Campaigners from Stroud Maternity Matters are concerned that this could signal a wider erosion of the service, and fear closure - as has happened with the Aveta midwife-led unit in Cheltenham, which is closed on an ongoing basis. In June, health bosses said "we expect that planned recruitment will allow re-opening [of the Cheltenham unit] in October", but in October they announced that continued "staffing challenges" mean they will "continue this closure for a further three months with a commitment to review in January 2023". In this context, that the decision to close Stroud Maternity Unit's post-natal beds is being "reviewed weekly" is less reassuring than NHS bosses might be trying to imply.

We must fight to restore these services, just as the campaign to Restore Emergency At Cheltenham General Hospital (REACH) continues in light of the downgrading of services at Cheltenham A&E (which terrible knock-on effects on A&E provision at Gloucester).
More information from the national campaign below, but first information about community film Days of Hope - The Chartists in Stroud, screening this Friday 18th November at 7.30pm.
On 21st May 1839, a meeting took place of Selsley Common where over 10,000 people came together to campaign for the vote. This community film Days of Hope tells the story of the Chartists in Stroud through a mix of drama, comedy, information and music.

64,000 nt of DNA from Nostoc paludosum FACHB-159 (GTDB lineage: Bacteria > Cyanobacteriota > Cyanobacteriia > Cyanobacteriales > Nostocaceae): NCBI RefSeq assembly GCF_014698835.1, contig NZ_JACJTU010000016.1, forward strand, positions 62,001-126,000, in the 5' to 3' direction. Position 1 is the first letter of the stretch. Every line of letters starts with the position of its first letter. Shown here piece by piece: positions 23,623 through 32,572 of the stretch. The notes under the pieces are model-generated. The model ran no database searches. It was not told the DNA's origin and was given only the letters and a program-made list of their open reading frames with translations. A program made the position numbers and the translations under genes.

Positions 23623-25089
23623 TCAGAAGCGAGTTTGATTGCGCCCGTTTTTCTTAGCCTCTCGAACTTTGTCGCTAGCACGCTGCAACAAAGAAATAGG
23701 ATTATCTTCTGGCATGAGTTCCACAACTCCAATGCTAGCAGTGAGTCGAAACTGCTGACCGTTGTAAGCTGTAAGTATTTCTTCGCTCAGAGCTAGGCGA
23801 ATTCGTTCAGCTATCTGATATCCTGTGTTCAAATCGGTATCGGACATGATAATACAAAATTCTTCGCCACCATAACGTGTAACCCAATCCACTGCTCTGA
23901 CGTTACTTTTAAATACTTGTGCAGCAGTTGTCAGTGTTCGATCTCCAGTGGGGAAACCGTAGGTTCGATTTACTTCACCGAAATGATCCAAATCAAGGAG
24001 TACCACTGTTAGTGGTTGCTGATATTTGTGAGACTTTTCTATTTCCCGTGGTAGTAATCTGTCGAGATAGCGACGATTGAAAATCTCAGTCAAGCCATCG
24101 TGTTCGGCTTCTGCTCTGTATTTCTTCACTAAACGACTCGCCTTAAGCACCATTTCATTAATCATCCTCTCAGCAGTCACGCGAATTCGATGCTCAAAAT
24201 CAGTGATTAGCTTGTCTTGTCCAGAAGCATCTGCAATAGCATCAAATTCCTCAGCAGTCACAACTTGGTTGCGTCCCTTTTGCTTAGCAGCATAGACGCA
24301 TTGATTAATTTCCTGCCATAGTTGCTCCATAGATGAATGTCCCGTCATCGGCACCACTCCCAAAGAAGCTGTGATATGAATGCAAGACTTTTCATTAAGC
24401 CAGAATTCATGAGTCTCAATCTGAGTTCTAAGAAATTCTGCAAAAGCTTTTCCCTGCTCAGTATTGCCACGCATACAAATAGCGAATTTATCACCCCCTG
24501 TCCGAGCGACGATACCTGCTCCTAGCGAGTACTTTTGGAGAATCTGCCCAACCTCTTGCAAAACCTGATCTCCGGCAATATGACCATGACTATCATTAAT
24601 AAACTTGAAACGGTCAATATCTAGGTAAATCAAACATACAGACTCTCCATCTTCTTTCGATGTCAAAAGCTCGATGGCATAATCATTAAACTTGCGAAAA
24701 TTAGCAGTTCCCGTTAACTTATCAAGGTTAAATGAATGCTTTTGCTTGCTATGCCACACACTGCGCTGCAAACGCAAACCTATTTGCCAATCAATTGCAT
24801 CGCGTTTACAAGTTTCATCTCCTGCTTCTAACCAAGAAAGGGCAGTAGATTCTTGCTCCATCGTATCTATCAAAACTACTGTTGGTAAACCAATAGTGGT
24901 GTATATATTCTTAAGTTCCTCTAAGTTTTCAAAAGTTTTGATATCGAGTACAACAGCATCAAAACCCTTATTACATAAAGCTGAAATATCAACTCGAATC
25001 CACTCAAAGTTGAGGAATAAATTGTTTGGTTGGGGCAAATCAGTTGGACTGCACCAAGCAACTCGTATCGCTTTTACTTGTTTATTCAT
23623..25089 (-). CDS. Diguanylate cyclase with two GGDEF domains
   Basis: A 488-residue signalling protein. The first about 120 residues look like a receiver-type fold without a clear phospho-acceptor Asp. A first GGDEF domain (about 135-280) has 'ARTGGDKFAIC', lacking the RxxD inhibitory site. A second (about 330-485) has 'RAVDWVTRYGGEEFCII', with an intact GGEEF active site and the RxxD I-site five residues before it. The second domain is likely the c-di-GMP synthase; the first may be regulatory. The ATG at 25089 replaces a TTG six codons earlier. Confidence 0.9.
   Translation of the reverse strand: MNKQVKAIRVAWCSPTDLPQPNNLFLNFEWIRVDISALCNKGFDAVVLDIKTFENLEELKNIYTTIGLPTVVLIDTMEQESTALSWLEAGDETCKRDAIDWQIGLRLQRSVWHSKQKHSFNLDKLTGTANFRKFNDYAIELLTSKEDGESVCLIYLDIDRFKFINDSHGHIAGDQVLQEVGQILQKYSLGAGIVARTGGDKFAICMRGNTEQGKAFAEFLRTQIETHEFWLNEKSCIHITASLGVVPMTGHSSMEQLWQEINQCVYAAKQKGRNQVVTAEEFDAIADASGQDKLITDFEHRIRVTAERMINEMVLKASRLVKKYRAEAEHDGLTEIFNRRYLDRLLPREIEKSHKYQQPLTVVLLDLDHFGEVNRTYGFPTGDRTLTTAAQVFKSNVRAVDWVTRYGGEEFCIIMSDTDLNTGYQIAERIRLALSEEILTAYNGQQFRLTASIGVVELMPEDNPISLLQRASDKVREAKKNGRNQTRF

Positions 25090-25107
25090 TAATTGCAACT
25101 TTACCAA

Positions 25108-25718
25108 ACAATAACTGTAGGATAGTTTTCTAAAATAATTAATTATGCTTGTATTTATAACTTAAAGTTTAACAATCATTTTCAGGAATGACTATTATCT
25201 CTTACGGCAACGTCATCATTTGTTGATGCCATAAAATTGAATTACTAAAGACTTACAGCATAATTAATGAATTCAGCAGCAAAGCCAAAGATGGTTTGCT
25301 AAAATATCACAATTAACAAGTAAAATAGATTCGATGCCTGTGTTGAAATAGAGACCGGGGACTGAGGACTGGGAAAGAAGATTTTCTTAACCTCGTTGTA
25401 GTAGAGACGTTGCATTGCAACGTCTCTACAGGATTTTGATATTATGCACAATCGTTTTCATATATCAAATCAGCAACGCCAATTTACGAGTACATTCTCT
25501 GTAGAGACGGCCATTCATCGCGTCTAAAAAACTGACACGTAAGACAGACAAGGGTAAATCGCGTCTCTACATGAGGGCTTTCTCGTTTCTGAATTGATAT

The film premiere will be followed by live music from the two bands who have written songs for the film The Forgetting Curve and Chinese Burn. The film itself features many local people including Jon Seagrave, Stuart Butler, Mark Abbott, Paul McLaughlin, Alexa Jones, Paul Southcott, Angela Findlay, Bill Jones, Nimue Brown, Tom Brown, and James Alexander Dart.

The premiere of the film is at 7.30pm on Friday 18th November at Lansdown Hall.
Tickets are £10 and are available from, or via the button below:
Buy a ticket to watch the Days of Hope premiere
Days of Hope - The Chartists in Stroud, screening this
Friday 18th November at 7.30pm
Listen to a podcast featuring March with Midwives activists

March with Midwives Manifesto 2022

Click to read the manifesto in full (.docx), which includes references. Key excerpts below:

"Radical action and crisis management measures are required IMMEDIATELY.
Maternity services are critically unsafe for staff and users
• On July 25th 2022, the Health and Social Care Select Committee’s Expert Panel declared there is “no credible government strategy to tackle the situation” in maternity care
• After a consultation in which 75% of respondent midwives and maternity support workers asked to be balloted, the Royal College of Midwives will be balloting in Scotland, England, and Wales on industrial action this Autumn
• 60% of UK midwives surveyed in 2021 were considering leaving the profession
• 57% said they have plans to leave the NHS in the next year
• More than 80% of those planning to leave cited inadequate staffing levels and more than 67% said they were unhappy with the quality and safety of care they are currently able to deliver